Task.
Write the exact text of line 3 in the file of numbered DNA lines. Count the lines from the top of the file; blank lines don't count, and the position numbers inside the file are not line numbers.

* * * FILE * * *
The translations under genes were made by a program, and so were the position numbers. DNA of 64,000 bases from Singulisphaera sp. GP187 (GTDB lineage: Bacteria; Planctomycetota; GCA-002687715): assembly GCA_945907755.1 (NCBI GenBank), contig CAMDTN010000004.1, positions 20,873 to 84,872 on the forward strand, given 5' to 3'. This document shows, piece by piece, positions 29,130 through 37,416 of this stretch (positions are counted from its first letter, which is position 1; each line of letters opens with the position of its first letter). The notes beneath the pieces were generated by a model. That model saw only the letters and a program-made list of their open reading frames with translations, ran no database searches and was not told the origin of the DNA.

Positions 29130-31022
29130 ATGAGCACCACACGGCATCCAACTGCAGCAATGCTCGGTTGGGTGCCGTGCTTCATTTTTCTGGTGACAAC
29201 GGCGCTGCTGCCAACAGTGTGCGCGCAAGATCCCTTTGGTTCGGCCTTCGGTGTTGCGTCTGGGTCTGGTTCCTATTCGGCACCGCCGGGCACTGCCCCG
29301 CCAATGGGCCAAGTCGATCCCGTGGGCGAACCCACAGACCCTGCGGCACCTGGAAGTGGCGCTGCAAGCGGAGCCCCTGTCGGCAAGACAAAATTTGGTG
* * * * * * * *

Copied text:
29130 ATGAGCACCACACGGCATCCAACTGCAGCAATGCTCGGTTGGGTGCCGTGCTTCATTTTTCTGGTGACAAC